The decentralisation of citizenship might also add another dimension to the communal tension that characterises some of the states located at the periphery and bordering neighbouring countries. For example, the state of Gambella, bordering South Sudan, has continuously been embroiled in political violence that pits the Anguak against the Nuer, the two major ethnic communities that inhabit the state. In the battle for the control of the state, it is common to hear Anguak elites labelling the Nuer as foreigners. The political entanglement is complicated by the fact that the Nuer are also located in South Sudan and have been crossing the border to Ethiopia in search of a safe haven. The status of refugees from South Sudan lies at the heart of the ethnic tensions in the state. Some Ethiopians, like some in parts of India, lament about ‘the seemingly massive presence of undesirable “outsiders”’, as explained by Sujata Ramachandran, Anguak politicians often argue that Nuer refugees from South Sudan manage to easily become Ethiopians. Under a decentralised citizenship regime, the Anguak dominated state government will not be keen to see the naturalisation of Nuer refugees from South Sudan. They might even make it difficult for Nuers from Gambella to get citizenship on the ground that they are refugees masquerading as Ethiopians. A Nuer dominated state government, on the other hand, would make it easier for Nuer refuges crossing from South Sudan to obtain citizenship. 

It is clear that decentralisation of the nationality regime would complicate the situation in the peripheral states. In fact, the perception that the Nuer from South Sudan have easy access to citizenship is already contributing to the ongoing tension in the state of Gambella. And Gambella is not the only state inhabited by transborder communities that share ethnic bonds with Ethiopian groups. Ethiopia is a home for ethnic groups straddling national boundaries. Tigrigna speaking peoples live in Eritrea and Ethiopia. People of Afar origin live in Ethiopia, Djibouti, and Eritrea.  The same can be said about the communities living along the borders that Ethiopia shares with Sudan, Kenya and Somalia. Gambella is also not the only state that hosts thousands of asylum seekers and refugees with whom some of the communities that inhabit the states share ethnic bonds.   

The central government is taking back some control

It is not also clear that decentralisation of naturalisation would enhance inclusivity. The experience of the Rastafarians who started immigrating to Ethiopia in the 1950s and have been living in limbo since then, suggests the contrary. Despite the fact that many were born in Ethiopia and have established strong ties with the land, the local authorities refused to issue them with identity documents.  That had made life for Rastafarians extremely difficult, as the Kebele IDs are crucial for accessing many social services. Without ID cards, they were not able to own property, get employment, travel outside Ethiopia or send their children to university. Frustrated by the response of local authorities, they appealed to federal authorities. In 2019, the federal government announced its decision to give Rastafarians who have been living in the country for over a decade the status of ‘Foreign National of Ethiopian Origin’ and to provide them with national residence cards. Although this gives Rastafarians most legal rights in the country, the absence of a clear road to citizenship is still a concern to many Rastafarians that regard Ethiopia as their only home.

From the foregoing, one cannot but conclude that decentralisation of citizenship to state and local governments is a potentially risky move. It might further entrench differentiated citizenship. It may also be used as a weapon of ethnic exclusion, making persons that do not belong to the regionally empowering group dependent on the whims and caprices of local authorities. It may serve as an instrument of political patronage. In short, it might contribute to the political entanglements that have gripped the Ethiopian federation. This is not to suggest that the current arrangement is acceptable. It is not transparent. Neither is it predictable. Although there are no statistics, it is clear that the current practice, which is largely arbitrary, has allowed for the naturalization of very few applicants, if any. There is no doubt that the centralised system of citizenship needs to be reformed.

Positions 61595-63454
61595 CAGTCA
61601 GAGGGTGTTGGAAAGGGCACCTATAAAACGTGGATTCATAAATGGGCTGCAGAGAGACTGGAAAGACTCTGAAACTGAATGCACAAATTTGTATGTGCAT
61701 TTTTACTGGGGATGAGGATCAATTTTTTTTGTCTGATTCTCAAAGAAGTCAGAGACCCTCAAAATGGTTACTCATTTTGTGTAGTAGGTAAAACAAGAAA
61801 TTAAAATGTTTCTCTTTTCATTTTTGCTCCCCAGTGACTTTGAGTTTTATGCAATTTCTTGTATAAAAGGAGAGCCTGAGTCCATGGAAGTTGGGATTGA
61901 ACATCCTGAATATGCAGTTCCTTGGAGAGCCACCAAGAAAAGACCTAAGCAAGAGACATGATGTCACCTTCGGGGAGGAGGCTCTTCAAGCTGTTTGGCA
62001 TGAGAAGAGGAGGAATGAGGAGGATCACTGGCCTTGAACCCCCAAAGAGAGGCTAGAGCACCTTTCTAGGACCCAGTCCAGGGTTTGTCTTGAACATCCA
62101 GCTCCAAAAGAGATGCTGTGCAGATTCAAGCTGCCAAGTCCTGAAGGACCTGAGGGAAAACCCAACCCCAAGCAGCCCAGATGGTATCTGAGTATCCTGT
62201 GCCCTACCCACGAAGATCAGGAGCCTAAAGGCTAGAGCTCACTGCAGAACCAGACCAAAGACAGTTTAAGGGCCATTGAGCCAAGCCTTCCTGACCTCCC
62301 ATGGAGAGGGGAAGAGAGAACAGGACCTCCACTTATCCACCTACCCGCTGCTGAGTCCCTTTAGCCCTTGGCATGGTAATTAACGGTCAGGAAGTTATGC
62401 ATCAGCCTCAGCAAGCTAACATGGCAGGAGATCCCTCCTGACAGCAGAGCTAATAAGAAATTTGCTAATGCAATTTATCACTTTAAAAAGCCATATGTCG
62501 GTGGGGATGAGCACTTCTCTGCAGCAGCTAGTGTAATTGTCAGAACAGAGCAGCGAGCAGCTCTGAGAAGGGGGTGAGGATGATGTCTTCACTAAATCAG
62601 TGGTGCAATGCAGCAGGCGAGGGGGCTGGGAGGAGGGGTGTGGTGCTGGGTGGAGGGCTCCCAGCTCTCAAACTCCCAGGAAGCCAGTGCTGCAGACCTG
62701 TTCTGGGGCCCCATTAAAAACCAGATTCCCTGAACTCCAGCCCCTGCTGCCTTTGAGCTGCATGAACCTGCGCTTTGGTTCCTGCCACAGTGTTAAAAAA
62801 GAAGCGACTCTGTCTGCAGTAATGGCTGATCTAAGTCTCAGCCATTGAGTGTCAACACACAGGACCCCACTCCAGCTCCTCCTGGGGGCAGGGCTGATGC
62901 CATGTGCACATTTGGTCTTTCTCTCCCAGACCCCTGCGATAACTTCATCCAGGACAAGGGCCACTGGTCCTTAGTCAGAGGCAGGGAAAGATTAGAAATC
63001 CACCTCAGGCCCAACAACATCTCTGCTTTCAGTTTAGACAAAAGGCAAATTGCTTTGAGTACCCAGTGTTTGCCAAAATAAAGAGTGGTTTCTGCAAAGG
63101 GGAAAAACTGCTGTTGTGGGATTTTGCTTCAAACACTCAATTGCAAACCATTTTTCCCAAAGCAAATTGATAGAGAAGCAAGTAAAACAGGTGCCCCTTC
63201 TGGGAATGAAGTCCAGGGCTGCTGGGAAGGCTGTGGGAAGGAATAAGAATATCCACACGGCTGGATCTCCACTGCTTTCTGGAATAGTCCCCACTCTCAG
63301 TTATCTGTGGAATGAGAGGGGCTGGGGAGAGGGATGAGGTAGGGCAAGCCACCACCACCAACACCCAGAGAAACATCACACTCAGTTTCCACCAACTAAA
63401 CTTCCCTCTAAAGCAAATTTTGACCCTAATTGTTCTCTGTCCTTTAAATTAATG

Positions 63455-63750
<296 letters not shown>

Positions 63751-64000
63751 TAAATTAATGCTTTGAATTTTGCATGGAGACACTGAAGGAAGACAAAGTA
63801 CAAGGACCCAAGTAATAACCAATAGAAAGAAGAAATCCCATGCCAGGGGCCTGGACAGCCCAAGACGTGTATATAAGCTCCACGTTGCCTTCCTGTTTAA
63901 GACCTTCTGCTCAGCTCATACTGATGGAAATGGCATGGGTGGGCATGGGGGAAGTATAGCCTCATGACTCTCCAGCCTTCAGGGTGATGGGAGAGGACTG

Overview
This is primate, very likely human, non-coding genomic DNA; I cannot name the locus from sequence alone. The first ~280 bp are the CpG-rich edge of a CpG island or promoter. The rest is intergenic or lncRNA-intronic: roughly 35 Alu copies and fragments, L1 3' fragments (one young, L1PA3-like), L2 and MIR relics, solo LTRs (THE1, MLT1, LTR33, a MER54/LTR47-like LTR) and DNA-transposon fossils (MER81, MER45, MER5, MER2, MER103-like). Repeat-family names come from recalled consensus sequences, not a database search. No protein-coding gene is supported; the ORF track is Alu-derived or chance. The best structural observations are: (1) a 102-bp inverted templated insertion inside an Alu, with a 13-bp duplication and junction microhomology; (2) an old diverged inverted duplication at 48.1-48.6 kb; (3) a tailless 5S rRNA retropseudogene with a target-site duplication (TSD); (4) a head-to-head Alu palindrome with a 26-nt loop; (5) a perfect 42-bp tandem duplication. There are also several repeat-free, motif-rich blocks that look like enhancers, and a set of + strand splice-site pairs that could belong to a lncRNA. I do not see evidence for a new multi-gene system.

Although its effect on the existing citizenship regime is not clear, the federal government is currently introducing a series of measures that diminish the role of local governments in establishing citizenship, taking back control of its constitutionally recognised power over citizenship. This is motivated by the increasing unreliability of the informally decentralised system of citizenship. As it is the case with many documents that have to be issued by government offices, Kebele IDs, both real and fake, can be purchased in the marketplace. This has become a source of income for local authorities and their intermediaries as well as the professional forgers that have mastered the art of producing fake IDs. The absence of even a semblance of a birth registration system until recently has also effectively crippled the predominantly descent-based citizenship regime and made the works of the agency far more difficult. This has prompted the federal government to recentralise decisions made around citizenship by improving the birth registration system and introducing the national ID system. Birth registration is now compulsory. The government has launched a National ID Pilot Project that aims at harmonising and digitalising identity documents. Although these measures might address some of the problems that arise from the unreliability of the informally decentralised identification system, there is no guarantee that they will improve access to citizenship.  The potential net effect of the implementation of the new identification system is to take away the management of identity documents from the hands of local governments. Obviously, this indicates that Ethiopia is actually moving away from its, albeit informal, decentralised system of citizenship.


Yonatan Tesfaye Fessha and Beza Dessalegn, ‘Internal Migration, ethnic federalism and differentiated citizenship in an African federation’ in Alain-G. Gagnon and Arjun Tremblay (eds) Federalism and National Diversity in the 21st Century (2020) pp.269-288, Cham: Palgrave Macmillan, available at https://www.palgrave.com/gp/book/9783030384180

Berihun Adugna Gebeye, ‘Citizenship and Human Rights in the Ethiopian Federal Republic’, Ethiopian Constitutional and Public Law Series Vol. 10 (2019) pp.9-44, available at  https://www.academia.edu/43793364/Citizenship_and_Human_Rights_in_the_Ethiopian_Federal_Republic

Yonatan Tesfaye Fessha, ‘The original sin of Ethiopian federalism’ Ethnopolitics Vol.16 No.3 (2017), pp 1-14.  available at https://www.tandfonline.com/doi/full/10.1080/17449057.2016.1254410 

Fasil Nahum, ‘Ethiopian Nationality Law and Practice’, Ethiopian Journal of Law, Vol. VIII-No.1 (1972), pp 168-183, available at https://journals.co.za/content/jel/8/1/AJA00220914_321

Zecharias Fassil, ‘Report on citizenship law: Ethiopia’ GlobalCit (April 2020) available at https://cadmus.eui.eu/handle/1814/66827